Sunday, February 20, 2011

How To Cut Stained Glass Suncatchers Correctly

Learning how to cut stained glass suncatchers correctly is not difficult, so long as you have the proper tools and guidance.

Although suncatchers are relatively simple projects that do not require many cuts, there are some suncatcher patterns that require a huge number of cuts like the lionfish project I am currently working on.

Regardless of the amount of cuts in your project, it is important that you learn how to cut glass properly.

The cutter is your primary tool and there are many designs for you to choose from.

Oil filled glass cutters are popular but not really necessary. The purpose of having an oil filled handle is strictly to help lubricate the cutting wheel and keep it rotating smoothly.

Contrary to popular belief, having oil on the glass does not help the cutting process one bit. The cutting wheel actually scores the glass easier and better without cutting oil on the surface of the glass.

I have beginners tell me that when oil is not used, the glass will crack.

I tell them that you want the glass to crack; that's what glass cutting is all about.

You apply a steel wheel to the line you want to cut with enough pressure to score the glass; then once scored, you crack it along the scoreline.

The reason for using oil is to lubricate the wheel and keep it turning if it gets clogged with fine glass dust particles.

Professional glaziers seldom use oil and most of them consider it a waste of money.

There are two basic types of handle designs to choose from when selecting your glass cutter.
  • The pistol grip
  • The regular long straight handled grip
The pistol grip, as the name implies, is a bent handle that resembles a gun grip.

It requires less pressure to cut stained glass with the pistol grip cutters than it does with the regular grip cutters. Elderly people and beginners with weak wrists normally prefer this type cutter.

Regular grip glass cutters have a long straight handle and are generally preferred by professional glass cutters, instructors, and tradesmen. The choice is entirely up to you. Both types work well for almost all projects.

What is important is that the sharper the cutting wheel, the finer the score line will be and the most likely your glass will break where you planned to break it.

When learning how to cut stained glass suncatchers correctly, you will need to get a good set of stained glass cutting pliers.

You will need two types of pliers to cut stained glass suncatchers correctly:
  • Running pliers
  • Drop jaw pliers
Running pliers are used to “run” a curved or a straight cut made with your glass cutting wheel. They have a slightly concave and convex curve and are adjustable to the thickness of the glass you are cutting.

When the running pliers are centered on your score line, the bottom part is placed directly on the line. As the pliers are squeezed, the glass is forced to bend slightly and breaks along the entire score.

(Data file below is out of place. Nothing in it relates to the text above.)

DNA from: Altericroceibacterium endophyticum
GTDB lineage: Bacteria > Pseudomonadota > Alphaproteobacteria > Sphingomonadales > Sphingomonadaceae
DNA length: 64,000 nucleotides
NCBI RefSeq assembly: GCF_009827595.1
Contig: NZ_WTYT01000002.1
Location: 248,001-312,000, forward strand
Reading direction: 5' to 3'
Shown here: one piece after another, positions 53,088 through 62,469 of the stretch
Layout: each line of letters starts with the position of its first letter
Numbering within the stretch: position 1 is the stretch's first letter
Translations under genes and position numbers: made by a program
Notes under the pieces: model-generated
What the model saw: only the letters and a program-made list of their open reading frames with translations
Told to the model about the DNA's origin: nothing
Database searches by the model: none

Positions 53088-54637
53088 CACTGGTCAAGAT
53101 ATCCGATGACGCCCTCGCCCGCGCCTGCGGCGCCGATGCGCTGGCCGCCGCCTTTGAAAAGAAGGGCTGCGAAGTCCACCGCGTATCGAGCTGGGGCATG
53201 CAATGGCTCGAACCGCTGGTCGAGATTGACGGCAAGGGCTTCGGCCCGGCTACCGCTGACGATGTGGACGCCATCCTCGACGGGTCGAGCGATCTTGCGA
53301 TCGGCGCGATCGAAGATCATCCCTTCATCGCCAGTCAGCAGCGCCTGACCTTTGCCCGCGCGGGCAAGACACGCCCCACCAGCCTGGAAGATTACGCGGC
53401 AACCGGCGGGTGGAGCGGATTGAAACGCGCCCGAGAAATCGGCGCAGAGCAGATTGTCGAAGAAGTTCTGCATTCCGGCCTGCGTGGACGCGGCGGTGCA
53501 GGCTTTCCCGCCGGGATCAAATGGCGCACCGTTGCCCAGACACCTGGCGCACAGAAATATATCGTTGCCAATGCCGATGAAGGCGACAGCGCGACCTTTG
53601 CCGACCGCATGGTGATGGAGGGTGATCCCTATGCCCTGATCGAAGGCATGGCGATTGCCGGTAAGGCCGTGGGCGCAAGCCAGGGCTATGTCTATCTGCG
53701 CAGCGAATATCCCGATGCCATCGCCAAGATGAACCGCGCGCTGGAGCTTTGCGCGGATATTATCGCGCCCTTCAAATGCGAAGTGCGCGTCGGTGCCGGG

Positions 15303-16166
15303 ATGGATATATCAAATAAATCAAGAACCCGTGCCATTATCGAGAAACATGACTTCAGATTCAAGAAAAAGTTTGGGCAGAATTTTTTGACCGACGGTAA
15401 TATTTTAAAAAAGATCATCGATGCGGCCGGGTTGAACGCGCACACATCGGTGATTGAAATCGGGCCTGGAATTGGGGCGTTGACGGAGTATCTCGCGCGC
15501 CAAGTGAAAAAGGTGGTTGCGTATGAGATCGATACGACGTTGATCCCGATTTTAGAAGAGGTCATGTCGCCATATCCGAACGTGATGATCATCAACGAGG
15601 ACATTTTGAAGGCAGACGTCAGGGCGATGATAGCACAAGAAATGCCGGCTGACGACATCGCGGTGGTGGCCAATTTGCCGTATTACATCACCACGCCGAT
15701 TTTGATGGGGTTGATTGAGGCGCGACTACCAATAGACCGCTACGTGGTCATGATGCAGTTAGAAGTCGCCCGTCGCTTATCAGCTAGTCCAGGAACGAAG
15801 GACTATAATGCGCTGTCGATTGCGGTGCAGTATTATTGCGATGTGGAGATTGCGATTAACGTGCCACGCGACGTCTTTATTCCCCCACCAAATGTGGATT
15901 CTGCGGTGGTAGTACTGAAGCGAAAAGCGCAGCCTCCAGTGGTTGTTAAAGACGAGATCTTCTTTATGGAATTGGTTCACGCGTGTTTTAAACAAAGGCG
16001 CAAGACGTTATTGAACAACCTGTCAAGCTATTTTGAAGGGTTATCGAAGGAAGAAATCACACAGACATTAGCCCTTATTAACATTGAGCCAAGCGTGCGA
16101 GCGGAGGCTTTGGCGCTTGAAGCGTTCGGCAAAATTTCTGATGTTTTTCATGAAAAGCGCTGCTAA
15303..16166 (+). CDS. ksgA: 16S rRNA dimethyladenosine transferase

Drop jaw pliers have one jaw of the pliers set lower than the other and are used to increase leverage when making longer or circular cuts.

Generally, serious glass cutting artisans prefer purchasing steel pliers to the plastic ones however, sometimes plastic cut runners are better. It just depends on the type of glass that is being cut.

It is not always necessary to use cut runners, especially when you are in a hurry; just use your hands.

This YouTube video shows three glass cutting methods that should help you with cutting straight lines.

To cut stained glass suncatchers correctly, place a piece of newspaper under the glass you intend to cut before you score your line. The newspaper keeps your glass from sliding and helps catch small pieces of glass when you make your cuts.

Always look for the shiny or smooth side when deciding which side of the glass you want to score.

Always keep your cutting wheel perpendicular to the glass when making the score.

Apply about three to five pounds of pressure as you move your cutter from one edge of the piece to the other.

Make a single smooth crisp score across the glass. Don't hesitate or run your cutter back and forth over the piece. All this does is dull your cutting wheel.

A smooth score should look like a fine hair line across the glass if you use moderate pressure and a single smooth scoring motion, from the beginning to the end of Your line.

When done properly, you should hear a distinct scratching noise as you move your cutter across the glass.

Too much pressure on the cutting wheel will cause the glass to give off small chips along the score line which will dull your cutter. Not enough pressure on the glass and you won't hear the distinct scratching noise.

Usually when you do a few practice cuts you will get the hang of it and recognize the distinctive cutting sound.

Break the glass immediately after you score it.

This can be done using your running pliers, your hands, by placing a pencil or dowel under the score line and applying pressure to both sides of the score, or by placing the score line on the edge of a table and applying pressure to the part hanging over the edge.

Don't expect your first attempts at glass cutting to be perfect. Use cheap glass to practice on until you become confident with your cutting ability.

Learning how to cut stained glass suncatchers correctly can only be accomplished with lots of practice and patience.

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